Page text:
PDA

View Full Version : smoked turkey breast where to check temp?



lazy
04-22-2009, 11:26 PM
I have a breast going into brine in a 1/2 hour or so, for smoking tomorrow. I'll rinse it, dry it, put some rub under the skin, some EVOO on the skin, maybe some butter and what-not in the cavity. I figure I'll run it about 250 or so using the SFB ("recommended" temps seem to be all over the board around here). It's about 8.5 lbs, so I'm not too concerned about too much time spent below 140. Either applewood, if I get around to picking some up, or hickory.

I've two questions I hope somebody can answer prior to me getting the bird on the grill in the afternoon:

1. Just where should I check the temp? No thigh or anything, so just stick it into the breast about 1/2 way? Pull at 165?

2. I'm assuming that with all the nasties in poultry, it shouldn't be brought up to room temp prior to cooking. Out of the fridge, clean, rub, and into the smoker?

Thanks.

peculiarmike
04-23-2009, 06:41 AM
You are OK with what you plan, except - Get that temp higher! Kick it to 300 minimum, 350 is OK.
No reason to cook any poultry "low n slow". Get the temp up and Git-R-Done!
Put your temp probe in the thickest part of the breast, not touching bone. Remember, it reads at the very tip so the tip has to be where you want to know the temp.
Go for it! It will turn out great. You'll see.

Joneser
04-23-2009, 06:47 AM
What he said ↑ If you cook it at the CG recommended temps, you'll have a rubbery skin. Remember that booklet also says if your smoke is white, it's just right....

Smokin_Turkey
04-23-2009, 06:59 AM
I always do turkey at 250 until nearing done and then quickly raise the temps to over 350. It would be easy to do in an egg or a UDS. I love the smoked slow roasted aspect of this way as opposed to just a wood oven style.

I would say you are right on with the breast temp. go for the thickest part in the middle and you will be fine. If there is a bone, you can get a little closer to the bone as I find the bones insulate the meat and cause lower temps.

Goodluck and post some pics!

Joneser
04-23-2009, 08:48 AM
If there is a bone, you can get a little closer to the bone as I find the bones insulate the meat and cause lower temps.

Goodluck and post some pics!
I'm not saying you are wrong, but the bone will heat up faster than the flesh/muscle and give you higher readings in that area. I'd stay away from the bone....I'd go that route if I were you, better safe than sorry. :twocents:

SmokyOkie
04-23-2009, 03:17 PM
I always do turkey at 250 until nearing done and then quickly raise the temps to over 350. It would be easy to do in an egg or a UDS. I love the smoked slow roasted aspect of this way as opposed to just a wood oven style.

I would say you are right on with the breast temp. go for the thickest part in the middle and you will be fine. If there is a bone, you can get a little closer to the bone as I find the bones insulate the meat and cause lower temps.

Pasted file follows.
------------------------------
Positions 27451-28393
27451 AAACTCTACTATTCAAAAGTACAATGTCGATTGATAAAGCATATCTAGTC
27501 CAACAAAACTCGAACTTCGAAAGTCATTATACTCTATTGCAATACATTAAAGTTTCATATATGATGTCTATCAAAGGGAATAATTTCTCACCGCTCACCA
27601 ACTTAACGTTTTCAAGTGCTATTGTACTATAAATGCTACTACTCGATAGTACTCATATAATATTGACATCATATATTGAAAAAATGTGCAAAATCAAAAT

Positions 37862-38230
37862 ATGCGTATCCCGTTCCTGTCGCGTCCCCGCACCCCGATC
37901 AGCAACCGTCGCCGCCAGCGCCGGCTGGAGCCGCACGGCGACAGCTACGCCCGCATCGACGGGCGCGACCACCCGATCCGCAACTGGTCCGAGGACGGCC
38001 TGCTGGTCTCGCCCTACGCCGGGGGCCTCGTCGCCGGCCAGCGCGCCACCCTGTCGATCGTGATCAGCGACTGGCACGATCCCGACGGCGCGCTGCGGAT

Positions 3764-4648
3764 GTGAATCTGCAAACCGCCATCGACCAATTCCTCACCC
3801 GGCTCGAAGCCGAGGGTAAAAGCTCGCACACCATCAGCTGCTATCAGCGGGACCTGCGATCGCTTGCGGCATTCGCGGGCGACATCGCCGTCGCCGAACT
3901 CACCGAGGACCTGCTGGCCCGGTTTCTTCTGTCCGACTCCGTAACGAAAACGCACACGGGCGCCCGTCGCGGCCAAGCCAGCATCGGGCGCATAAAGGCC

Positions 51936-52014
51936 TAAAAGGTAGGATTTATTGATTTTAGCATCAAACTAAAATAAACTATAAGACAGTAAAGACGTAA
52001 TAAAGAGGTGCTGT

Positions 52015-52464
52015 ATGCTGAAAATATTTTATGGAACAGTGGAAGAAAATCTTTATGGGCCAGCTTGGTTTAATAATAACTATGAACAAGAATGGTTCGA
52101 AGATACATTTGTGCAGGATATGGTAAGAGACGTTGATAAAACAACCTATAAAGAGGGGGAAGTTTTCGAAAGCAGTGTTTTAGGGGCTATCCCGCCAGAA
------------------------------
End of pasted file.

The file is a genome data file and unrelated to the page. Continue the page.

Goodluck and post some pics!

Most sources I have come across recommend a turkey be roasted @ 325. My experience tells me that that temp yields a more moist bird.

Time per # varies depending on the size of the bird or the breast. @ 325 I would figure on about 15 minutes per #, and check it at about 10 minutes/#.

use your thermapen and check it in several places at different distances from th bone and be sure that all parts are at 165 or above. rest for at least 20 minutes under foil before slicing.

lazy
04-23-2009, 09:12 PM
Cooked between 225 & 325 (couldn't get over 325). And I didn't babysit it like I did when I started doing this stuff. I just checked it every so often. On at 2, off about 5:30. Turned it 180 degrees once.

Took it off at 165 originally and couldn't hep myself--I had to cut a little slice off and try it before I foiled it. Super moist, but I didn't like the consistency. Felt too much like not-quite-done chicken. I went ahead and put it back on until it hit 170, then pulled it and tented it in foil until the potatoes were done. Good taste, not too salty. It was an "enhanced" breast

Got ready to slice it and I realized I have no idea how to carve it:oops:--the senior generation is still in charge of that at T-giving... So I just started at one side and worked my way across. It was still moist, but I shouldn't have put it back on after I pulled it the first time. Flavor was good. Even better was the aroma when I sliced the rest of it after supper. :wow: Even better than bacon frying in cast iron.

Before I put it on the grill, I rinsed it, dried it, and pulled the skin away and put plain old poultry seasoning up under the skin everywhere I could get to. Rubbed some EVOO on top of the skin after I pulled it back up.

How much are you folks paying for apple wood if you have to buy it? I think I paid way too much, but I wanted to try it, so... I paid $18.00 for 9 pounds of chunks, some w/bark. The lady couldn't tell me if it was priced by weight or by cubic foot, so I just weighed it when I got home.

Had some home-made potatoes hog-rotten to go with the turkey. Man, I hated those things when I was a kid. Thought it was the worst thing to do to a potato. I guess my taster is growing up...

Here's some pics:

http://i21.photobucket.com/albums/b277/otisjr/char%20griller/P1020780.jpg

http://i21.photobucket.com/albums/b277/otisjr/char%20griller/P1020782.jpg

http://i21.photobucket.com/albums/b277/otisjr/char%20griller/P1020785.jpg

SmokyOkie
04-23-2009, 10:20 PM
Looks great. Nice color. You will get to learn to trust your thermo. When you pull it off at 165, it will hit 170-175 by the time it rests. It's called carryover.

As to paying too much for wood, was it worth the $18 bucks for what you got? My guess is that you'll get a few cooks out of it, so what the hey?